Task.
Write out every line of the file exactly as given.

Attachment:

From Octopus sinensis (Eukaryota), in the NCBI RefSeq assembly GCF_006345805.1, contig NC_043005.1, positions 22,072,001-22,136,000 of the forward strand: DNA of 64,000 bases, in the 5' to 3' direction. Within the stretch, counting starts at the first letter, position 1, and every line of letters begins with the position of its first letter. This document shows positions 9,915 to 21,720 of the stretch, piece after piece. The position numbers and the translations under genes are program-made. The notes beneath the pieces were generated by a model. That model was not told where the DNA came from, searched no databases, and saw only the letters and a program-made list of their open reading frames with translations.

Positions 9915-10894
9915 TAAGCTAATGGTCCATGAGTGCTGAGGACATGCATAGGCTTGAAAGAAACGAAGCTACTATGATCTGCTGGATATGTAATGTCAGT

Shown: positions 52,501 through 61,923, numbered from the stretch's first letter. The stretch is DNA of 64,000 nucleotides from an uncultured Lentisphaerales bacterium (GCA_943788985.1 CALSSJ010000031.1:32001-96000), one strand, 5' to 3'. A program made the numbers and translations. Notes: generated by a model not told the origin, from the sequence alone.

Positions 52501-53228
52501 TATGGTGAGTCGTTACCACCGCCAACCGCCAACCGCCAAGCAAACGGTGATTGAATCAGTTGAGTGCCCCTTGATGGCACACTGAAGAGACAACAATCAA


From Octopus sinensis (Eukaryota), in the NCBI RefSeq assembly GCF_006345805.1, contig NC_043005.1, positions 22,072,001-22,136,000 of the forward strand: DNA of 64,000 bases, in the 5' to 3' direction. Within the stretch, counting starts at the first letter, position 1, and every line of letters begins with the position of its first letter. This document shows positions 9,915 to 21,720 of the stretch, piece after piece. The position numbers and the translations under genes are program-made. The notes beneath the pieces were generated by a model. That model was not told where the DNA came from, searched no databases, and saw only the letters and a program-made list of their open reading frames with translations.

Positions 9915-10894
9915 TAAGCTAATGGTCCATGAGTGCTGAGGACATGCATAGGCTTGAAAGAAACGAAGCTACTATGATCTGCTGGATATGTAATGTCAGT

Shown: positions 52,501 through 61,923, numbered from the stretch's first letter. The stretch is DNA of 64,000 nucleotides from an uncultured Lentisphaerales bacterium (GCA_943788985.1 CALSSJ010000031.1:32001-96000), one strand, 5' to 3'. A program made the numbers and translations. Notes: generated by a model not told the origin, from the sequence alone.

Positions 52501-53228
52501 TATGGTGAGTCGTTACCACCGCCAACCGCCAACCGCCAAGCAAACGGTGATTGAATCAGTTGAGTGCCCCTTGATGGCACACTGAAGAGACAACAATCAA